Tips for Parents – Brain Development

3 Preconception
Nutrition during pregnancy
Did you know that you should eat twice as healthy when you are pregnant, not twice as much?
“Eating for two” means eating twice as healthy, not twice as much. Eating well right from the start helps to build a healthy brain for your baby. It also helps you feel your best. During pregnancy, what you eat and drink, and the things that are around you, may have an impact on your unborn baby’s brain.
  • Make sure you include important baby-building nutrients such as:
    • Folate, from vegetables and fruit (spinach, broccoli, asparagus, sweet potatoes, oranges, berries, cantaloupe, etc.).
    • Vitamin C, from vegetables and fruit (oranges, grapefruit, tomatoes, red peppers, etc.).
    • Iron and protein, from meat and alternatives (lean red meat, beans, lentils, etc.).
    • Calcium, from milk and alternatives (milk, cheese, yogurt, fortified soy beverages, etc.).
    • Vitamin D, from fish and fortified products (milk, fortified soy beverages, margarine, salmon, mackerel, etc.).
    • Omega-3, from fish, nuts, seeds, fats and oils (sardines, salmon, mussels, walnuts, flax seeds, canola and soybean oil, etc.).
    • Carbohydrates and fibre, from whole grain products (whole grain breads, cereals, brown rice, rolled oats, whole wheat pasta, etc.), vegetables, fruits and legumes (dried beans, peas, lentils, etc.).
  • Choose foods from all four food groups of Canada’s Food Guide.
  • Choose less processed foods more often, such as whole grain bread, homemade oatmeal and fruits and vegetables, etc.
  • Have two servings of cooked fish each week (one serving = 75 grams or 2.5 oz. cooked, about the size of a deck of cards). Choose fish that are low in mercury such as salmon, rainbow trout, mackerel, light tuna, haddock, sole, etc. If you eat canned tuna, choose “light” tuna over “white” (also known as albacore). The “light” variety is usually lower in mercury.
  • Read the labels to limit fatty, sweet and heavily salted foods. Foods with less than 5% of the daily value of salt are considered low in salt.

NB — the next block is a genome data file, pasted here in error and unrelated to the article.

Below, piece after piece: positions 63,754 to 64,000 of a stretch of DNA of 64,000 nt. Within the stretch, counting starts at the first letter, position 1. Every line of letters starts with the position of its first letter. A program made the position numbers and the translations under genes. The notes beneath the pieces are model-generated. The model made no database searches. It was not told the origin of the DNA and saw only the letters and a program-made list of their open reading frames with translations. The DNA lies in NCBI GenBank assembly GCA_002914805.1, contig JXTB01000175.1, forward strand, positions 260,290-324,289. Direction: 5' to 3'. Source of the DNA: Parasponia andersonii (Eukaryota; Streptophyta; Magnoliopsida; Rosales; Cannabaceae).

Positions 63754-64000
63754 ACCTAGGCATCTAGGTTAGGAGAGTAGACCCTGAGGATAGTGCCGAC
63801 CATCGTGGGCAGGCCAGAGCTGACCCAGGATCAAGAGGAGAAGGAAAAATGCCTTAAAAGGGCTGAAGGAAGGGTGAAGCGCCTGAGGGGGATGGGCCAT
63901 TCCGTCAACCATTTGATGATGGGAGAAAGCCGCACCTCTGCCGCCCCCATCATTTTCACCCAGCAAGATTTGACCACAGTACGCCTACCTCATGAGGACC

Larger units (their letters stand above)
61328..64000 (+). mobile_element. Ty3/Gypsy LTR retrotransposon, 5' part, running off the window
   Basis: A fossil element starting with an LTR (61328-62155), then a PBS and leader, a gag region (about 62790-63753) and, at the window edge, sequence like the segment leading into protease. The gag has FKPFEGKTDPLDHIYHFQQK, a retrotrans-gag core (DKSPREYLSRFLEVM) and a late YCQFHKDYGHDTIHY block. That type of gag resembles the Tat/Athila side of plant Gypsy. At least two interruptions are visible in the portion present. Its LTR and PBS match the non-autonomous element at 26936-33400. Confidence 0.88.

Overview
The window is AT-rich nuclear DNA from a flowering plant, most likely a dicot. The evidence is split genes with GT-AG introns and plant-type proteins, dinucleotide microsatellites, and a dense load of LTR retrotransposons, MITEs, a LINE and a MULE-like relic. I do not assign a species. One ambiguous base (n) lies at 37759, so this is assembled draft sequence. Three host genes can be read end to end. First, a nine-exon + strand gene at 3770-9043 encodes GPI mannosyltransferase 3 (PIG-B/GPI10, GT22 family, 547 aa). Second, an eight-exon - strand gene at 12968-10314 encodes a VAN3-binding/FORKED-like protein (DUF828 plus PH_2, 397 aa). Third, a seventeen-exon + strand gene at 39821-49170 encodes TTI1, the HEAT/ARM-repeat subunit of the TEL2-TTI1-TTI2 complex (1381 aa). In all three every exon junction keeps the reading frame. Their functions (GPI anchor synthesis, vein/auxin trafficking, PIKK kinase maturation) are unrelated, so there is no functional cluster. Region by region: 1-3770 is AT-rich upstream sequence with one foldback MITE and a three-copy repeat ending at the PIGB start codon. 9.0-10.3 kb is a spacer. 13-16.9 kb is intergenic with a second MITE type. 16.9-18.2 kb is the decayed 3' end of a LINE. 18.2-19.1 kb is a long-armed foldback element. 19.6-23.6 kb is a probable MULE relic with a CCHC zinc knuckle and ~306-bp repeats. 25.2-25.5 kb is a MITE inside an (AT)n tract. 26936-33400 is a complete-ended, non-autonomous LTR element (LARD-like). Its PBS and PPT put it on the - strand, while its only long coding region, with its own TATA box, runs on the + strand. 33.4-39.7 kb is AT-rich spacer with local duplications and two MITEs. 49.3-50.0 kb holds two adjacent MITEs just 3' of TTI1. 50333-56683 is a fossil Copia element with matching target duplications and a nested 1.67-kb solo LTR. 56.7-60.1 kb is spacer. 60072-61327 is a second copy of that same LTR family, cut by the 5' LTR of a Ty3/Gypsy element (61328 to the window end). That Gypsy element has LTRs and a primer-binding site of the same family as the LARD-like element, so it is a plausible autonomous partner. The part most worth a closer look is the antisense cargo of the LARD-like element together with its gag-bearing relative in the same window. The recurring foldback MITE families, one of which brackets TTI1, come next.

• Talk to your health care provider about the need for vitamins. Vitamin requirements may vary depending on a number of factors, including your diet and the length of time since your last pregnancy.
  • Eat regular meals, including breakfast every day.
  • If you are a vegetarian, ensure you get all the nutrients your baby needs, paying special attention to iron and protein.
  • Limit the amount of caffeine to less than 300mg/day (about two 8-oz cups of coffee or three 8-oz cups of tea). Caffeine may reduce the absorption of some nutrients, especially iron.
  • Be careful if you use herbal teas. Some may harm your baby or may cause early labour. Talk to your health care provider about the safe use of herbal teas or drinks.
  • Drink milk, water or juice instead of soda (pop).
  • Protect yourself and your baby from food poisoning by following safe food handling practices. Avoid raw and undercooked fish, meat, poultry and seafood. Avoid foods made with unpasteurized milk and juices.
  • For a woman of average weight, a healthy amount of weight to gain while pregnant is 11.5 to 16 kg (25 to 35 pounds). Discuss your personal healthy weight gain with your health care provider.

Pregnancy is a good time to establish healthy family habits. These may include healthy food choices, being active, becoming a non-smoker, having non-alcoholic drinks and balancing work and family time. For some pregnant women, making these changes may be difficult. Help from a dietitian or prenatal nurse may help you manage these changes. Contact your local public health unit for these types of programs.


Links